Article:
Liver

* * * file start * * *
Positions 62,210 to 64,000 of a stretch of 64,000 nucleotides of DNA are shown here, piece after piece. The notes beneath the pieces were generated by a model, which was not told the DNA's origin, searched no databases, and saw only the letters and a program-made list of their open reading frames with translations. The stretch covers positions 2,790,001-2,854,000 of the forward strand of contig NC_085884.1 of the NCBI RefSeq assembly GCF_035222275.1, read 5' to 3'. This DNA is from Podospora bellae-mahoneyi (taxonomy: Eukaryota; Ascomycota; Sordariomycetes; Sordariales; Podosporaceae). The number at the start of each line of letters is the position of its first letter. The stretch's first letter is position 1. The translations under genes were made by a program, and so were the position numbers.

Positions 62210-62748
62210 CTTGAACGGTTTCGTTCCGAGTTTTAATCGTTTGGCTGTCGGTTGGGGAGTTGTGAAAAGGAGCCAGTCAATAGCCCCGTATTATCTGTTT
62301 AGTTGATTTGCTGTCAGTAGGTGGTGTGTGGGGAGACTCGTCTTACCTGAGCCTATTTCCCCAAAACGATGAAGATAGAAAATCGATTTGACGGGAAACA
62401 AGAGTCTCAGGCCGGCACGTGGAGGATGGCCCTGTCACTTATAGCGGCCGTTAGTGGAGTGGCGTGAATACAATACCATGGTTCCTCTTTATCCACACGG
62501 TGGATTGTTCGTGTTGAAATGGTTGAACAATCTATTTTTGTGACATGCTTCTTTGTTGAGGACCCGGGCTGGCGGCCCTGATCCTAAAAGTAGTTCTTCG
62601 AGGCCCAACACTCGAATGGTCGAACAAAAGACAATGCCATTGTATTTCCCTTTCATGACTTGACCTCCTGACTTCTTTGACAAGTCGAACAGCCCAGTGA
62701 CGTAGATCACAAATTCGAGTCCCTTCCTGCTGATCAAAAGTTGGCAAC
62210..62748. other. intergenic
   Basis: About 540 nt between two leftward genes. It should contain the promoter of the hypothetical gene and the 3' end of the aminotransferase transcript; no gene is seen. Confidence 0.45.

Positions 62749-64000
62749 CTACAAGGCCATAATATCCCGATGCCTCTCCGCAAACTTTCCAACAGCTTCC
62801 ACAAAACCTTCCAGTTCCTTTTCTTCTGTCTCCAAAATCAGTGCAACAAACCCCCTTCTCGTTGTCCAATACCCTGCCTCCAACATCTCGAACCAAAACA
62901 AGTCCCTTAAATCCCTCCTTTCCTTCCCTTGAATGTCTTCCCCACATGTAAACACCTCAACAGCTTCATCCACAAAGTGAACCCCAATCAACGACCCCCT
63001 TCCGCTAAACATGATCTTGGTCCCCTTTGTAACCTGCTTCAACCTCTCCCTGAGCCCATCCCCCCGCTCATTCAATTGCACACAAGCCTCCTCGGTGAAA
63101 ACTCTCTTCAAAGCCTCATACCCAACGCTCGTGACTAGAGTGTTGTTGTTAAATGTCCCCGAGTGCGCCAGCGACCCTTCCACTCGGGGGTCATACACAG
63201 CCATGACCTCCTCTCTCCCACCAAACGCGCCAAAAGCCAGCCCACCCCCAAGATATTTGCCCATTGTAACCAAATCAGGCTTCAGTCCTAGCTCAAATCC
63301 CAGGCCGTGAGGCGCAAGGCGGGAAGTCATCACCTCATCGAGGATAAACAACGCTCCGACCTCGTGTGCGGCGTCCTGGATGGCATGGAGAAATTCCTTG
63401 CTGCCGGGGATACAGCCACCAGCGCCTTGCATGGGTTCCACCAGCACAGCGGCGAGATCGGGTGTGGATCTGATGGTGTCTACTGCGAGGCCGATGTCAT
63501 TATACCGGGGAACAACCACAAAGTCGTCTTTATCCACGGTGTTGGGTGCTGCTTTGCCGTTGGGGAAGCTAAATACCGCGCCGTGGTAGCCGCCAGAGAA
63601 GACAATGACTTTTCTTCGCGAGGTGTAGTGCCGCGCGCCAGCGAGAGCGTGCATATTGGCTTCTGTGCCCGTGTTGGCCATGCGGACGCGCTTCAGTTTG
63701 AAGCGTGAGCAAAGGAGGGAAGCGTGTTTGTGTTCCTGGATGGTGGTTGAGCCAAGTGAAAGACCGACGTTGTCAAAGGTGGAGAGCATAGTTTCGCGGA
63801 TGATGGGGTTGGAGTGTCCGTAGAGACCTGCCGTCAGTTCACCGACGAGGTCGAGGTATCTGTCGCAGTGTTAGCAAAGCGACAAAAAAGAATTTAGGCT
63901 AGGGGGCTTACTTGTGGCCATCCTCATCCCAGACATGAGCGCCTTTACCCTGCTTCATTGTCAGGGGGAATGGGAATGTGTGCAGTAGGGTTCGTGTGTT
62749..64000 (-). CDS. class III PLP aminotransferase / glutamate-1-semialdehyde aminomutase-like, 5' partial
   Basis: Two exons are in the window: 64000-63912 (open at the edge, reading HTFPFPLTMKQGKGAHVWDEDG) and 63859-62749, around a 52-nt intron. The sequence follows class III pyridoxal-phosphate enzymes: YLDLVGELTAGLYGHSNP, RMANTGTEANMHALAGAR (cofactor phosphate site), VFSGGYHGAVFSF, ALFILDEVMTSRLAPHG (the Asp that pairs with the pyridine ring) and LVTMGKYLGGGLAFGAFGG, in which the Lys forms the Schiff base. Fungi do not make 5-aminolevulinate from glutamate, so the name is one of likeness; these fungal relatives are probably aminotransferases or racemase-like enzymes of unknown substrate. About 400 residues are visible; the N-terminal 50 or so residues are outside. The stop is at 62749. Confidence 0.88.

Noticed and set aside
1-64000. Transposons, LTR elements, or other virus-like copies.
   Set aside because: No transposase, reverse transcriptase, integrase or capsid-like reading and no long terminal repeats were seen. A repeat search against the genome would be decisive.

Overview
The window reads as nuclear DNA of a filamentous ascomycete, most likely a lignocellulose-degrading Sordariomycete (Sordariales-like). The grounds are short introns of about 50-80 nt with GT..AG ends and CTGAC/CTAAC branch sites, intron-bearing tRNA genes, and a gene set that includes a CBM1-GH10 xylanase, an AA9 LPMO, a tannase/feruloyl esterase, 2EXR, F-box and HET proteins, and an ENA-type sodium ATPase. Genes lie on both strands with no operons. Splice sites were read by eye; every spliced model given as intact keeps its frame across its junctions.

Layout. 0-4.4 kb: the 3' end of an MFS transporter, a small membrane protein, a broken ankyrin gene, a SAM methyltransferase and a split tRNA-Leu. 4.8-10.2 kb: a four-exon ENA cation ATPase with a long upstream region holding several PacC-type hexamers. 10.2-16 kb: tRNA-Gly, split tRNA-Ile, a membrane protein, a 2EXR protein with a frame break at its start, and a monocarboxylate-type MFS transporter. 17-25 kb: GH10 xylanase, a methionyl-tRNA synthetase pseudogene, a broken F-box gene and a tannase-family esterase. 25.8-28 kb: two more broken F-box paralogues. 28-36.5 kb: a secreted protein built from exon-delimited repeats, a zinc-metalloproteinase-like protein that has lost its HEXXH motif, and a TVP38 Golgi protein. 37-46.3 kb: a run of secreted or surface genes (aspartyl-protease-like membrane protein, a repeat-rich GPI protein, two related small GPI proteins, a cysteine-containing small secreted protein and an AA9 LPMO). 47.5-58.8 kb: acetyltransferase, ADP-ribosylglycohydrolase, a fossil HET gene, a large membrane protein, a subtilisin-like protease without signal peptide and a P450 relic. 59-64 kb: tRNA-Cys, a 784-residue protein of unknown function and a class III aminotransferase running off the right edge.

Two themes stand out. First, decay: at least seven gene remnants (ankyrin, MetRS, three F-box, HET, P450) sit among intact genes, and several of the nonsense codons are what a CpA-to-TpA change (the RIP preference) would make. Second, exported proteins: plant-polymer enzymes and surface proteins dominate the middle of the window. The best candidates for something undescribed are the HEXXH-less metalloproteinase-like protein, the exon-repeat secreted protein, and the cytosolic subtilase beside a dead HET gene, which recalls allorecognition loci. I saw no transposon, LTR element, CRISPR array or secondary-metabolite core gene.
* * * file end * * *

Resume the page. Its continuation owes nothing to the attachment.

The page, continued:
Thirty per cent of the blood pumped through the heart in one minute passes through the body's chemical factory, which is called the liver. The liver cleanses the blood and processes nutritional molecules, which are distributed to the tissues. The liver also receives bright red blood from the lungs, filled with vital oxygen to be delivered to the heart. The only part of the body which receives more blood than the liver is the brain. The liver is located at the top of the abdomen, just below the diaphragm and has two main lobes. It is the largest gland in the body, weighing 2.5 to 3.3 pounds. When we eat, more blood is diverted to the intestines to deal with digestive processes; when not eating, three-fourths of the blood supply to the liver comes from the intestines. It also produces about two and one-half pints of bile in its ducts, which is delivered to the gallbladder through a small tube called the "cystic duct" for storage. "Liver" is probably an appropriate name for this gland, which makes the important decision as to whether incoming substances are useful to the body or whether they are waste. The liver is an extremely important organ and has multiple functions. The liver detoxifies blood cells by mixing them with bile and by chemical alteration to less toxic substances, such as the alteration of ammonia to urea. Many chemical compounds are inactivated by the liver through modification of chemical structures. The liver converts glucose to a storage form of energy called glycogen, and can also produce glucose from sugars, starches, and proteins. The liver also synthesizes triglycerides and cholesterol, breaks down fatty acids, and produces plasma proteins necessary for the clotting of blood, such as clotting factors I, III, V, VII, IX and XI. The liver also produces bile salts and excretes bilirubin. A "lily-livered coward" was someone whose liver contained no blood. The Greeks and Romans sacrificed animals to the gods before going into battle. When the liver was examined, if it was healthy and the blood was bright red, a victory was promised; if it was diseased or the blood was pale, defeat was predicted.